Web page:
Perihelion Science Fiction

Sam Bellotto Jr.

Eric M. Jones
Contributing Editor


Their Trailing Skies for Vestment
by Joseph Green
and Shelby Vick

by Nathaniel Heely

Mapping in the Darkness
by Siobhan Gallagher

Hard Passage
by Holly Schofield

by Linda A.B. Davis

In Therapy With an Alien Cabdriver
by John Skylar

Dancing in the Black Blizzard
by Devin Miller

by Michael McGlade

Don’t Think Twice
by Jack Ryan

Two in the Hand
by Jeff Samson


A Force of Gravity
by J. Richard Jacobs

Gravitational Waves
by John McCormick




Shorter Stories

Comic Strips





XXX at Zero-G: Sex in Space


For a time in the late 1960s, on Wednesday afternoons, I would stop into McSorley’s Old Ale House in lower Manhattan. They had dark ale and a friendly cat or two on the woodchip-strewn wooden floor, a convivial atmosphere along with free cheese and onion sandwiches. It was a place to get one’s head on straight. Established in 1854, McSorley’s could boast of being New York City’s oldest continuously operated saloon. But in all that time it had admitted men only, even in a time when women’s rights battles were everywhere, even when a woman owned the joint.

In 1970, civil rights attorneys Faith Seidenberg and Karen DeCrow took their case to gain admittance to McSorley’s to the N.Y. District Court. They won. But McSorley’s Old Ale House didn’t get around to installing women’s restrooms for another sixteen years. So there!

Some old guys from the neighborhood were discussing the coming change and I asked one guy what he thought of it. He answered, “Men always behave differently when there is a woman around. They just do.”

I looked around the saloon and saw the quiet chess games, men reading the sports sections, and knew that this was true. Mariners have known this for millennia. Women shouldn’t feel bad about this. Men are just different and not quite sane when women are around. They really are. If seagoing ships had historically been crewed solely by women, allowing a few men onboard would have been disruptive too. The military seem to be able to do it, but only at gunpoint and with many failures in group dynamics, chain of command, and a few pregnant enlisted women.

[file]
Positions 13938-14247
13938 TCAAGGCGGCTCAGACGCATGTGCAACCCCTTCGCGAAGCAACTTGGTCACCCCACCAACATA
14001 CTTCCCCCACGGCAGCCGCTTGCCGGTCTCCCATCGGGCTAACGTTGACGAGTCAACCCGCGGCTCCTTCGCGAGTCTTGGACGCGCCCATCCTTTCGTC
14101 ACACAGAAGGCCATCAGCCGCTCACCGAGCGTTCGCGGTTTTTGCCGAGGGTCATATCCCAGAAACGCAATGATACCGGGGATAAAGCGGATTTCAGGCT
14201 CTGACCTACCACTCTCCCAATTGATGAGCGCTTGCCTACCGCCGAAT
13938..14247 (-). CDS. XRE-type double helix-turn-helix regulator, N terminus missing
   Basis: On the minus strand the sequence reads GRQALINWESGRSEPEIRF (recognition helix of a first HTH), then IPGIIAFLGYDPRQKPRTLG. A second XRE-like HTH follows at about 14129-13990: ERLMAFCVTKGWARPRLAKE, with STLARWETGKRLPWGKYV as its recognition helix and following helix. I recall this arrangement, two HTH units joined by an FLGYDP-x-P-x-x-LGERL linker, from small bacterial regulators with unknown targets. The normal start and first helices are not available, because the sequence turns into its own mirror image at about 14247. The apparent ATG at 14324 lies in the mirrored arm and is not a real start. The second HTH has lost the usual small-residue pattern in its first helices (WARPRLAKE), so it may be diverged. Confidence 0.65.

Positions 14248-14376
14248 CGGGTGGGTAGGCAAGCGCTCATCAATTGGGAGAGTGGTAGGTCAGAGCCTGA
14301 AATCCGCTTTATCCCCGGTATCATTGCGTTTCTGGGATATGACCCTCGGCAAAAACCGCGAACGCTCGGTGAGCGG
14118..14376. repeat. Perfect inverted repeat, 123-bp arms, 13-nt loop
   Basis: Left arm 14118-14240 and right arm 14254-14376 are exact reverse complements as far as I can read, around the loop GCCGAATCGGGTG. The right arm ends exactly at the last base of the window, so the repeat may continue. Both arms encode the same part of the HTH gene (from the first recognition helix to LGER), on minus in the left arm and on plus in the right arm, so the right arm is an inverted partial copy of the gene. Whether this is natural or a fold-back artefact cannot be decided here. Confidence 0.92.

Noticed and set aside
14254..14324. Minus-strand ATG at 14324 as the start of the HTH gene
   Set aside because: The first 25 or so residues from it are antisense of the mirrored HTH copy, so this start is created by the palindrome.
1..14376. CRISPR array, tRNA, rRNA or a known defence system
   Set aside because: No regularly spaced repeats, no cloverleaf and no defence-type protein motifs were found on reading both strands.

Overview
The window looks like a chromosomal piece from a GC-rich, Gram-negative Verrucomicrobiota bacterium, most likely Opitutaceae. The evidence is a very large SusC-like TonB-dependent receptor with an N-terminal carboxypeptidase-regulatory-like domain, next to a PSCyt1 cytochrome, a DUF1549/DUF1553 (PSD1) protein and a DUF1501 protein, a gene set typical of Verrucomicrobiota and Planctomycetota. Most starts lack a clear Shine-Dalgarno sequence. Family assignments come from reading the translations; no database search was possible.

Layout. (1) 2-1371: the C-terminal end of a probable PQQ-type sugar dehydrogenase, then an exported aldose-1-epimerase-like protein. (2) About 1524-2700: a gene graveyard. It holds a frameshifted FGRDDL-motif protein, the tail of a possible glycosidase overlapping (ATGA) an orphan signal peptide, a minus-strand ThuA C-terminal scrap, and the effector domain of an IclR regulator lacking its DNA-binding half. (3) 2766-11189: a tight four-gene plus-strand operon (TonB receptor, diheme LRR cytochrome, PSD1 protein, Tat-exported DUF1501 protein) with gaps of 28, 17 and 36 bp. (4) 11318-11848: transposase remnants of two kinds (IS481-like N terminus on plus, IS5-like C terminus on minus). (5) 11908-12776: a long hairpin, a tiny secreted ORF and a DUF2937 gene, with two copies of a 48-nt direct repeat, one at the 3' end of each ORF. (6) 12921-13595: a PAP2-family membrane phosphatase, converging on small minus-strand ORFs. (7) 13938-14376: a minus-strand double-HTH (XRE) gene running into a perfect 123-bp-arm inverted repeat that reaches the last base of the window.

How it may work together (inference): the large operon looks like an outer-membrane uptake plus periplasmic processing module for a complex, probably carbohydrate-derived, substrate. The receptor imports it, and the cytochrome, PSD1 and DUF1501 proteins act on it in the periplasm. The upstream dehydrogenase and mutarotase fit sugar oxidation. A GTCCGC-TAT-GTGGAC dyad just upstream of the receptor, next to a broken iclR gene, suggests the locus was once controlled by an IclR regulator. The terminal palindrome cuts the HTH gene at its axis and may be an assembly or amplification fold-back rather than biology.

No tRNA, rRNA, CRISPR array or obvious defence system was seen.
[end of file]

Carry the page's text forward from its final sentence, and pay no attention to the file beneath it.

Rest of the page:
But there is no getting around it: The time will come when spacecraft will have co-ed crews (and married or paired couples) and they will have to learn to get along in circumstances where the normal protocols don’t apply. And they will have sex in outer space. It might have happened already, but it will certainly be desirable to include sex as part of human activities in outer space.

Early in the space race, there was some trepidation that humans could not survive in space because they couldn’t eat, drink, swallow, digest, or do much of anything. These things were entirely unknown. But all these concerns proved groundless. Still some thought, how can humans, evolved at one-g gravity, possibly have sexual relations? After all—what would one hold onto? What would happen to the perspiration? Could one kiss? Could a man have an erection? What about nausea, vertigo, circadian rhythms, astrological incompatibility, etc.?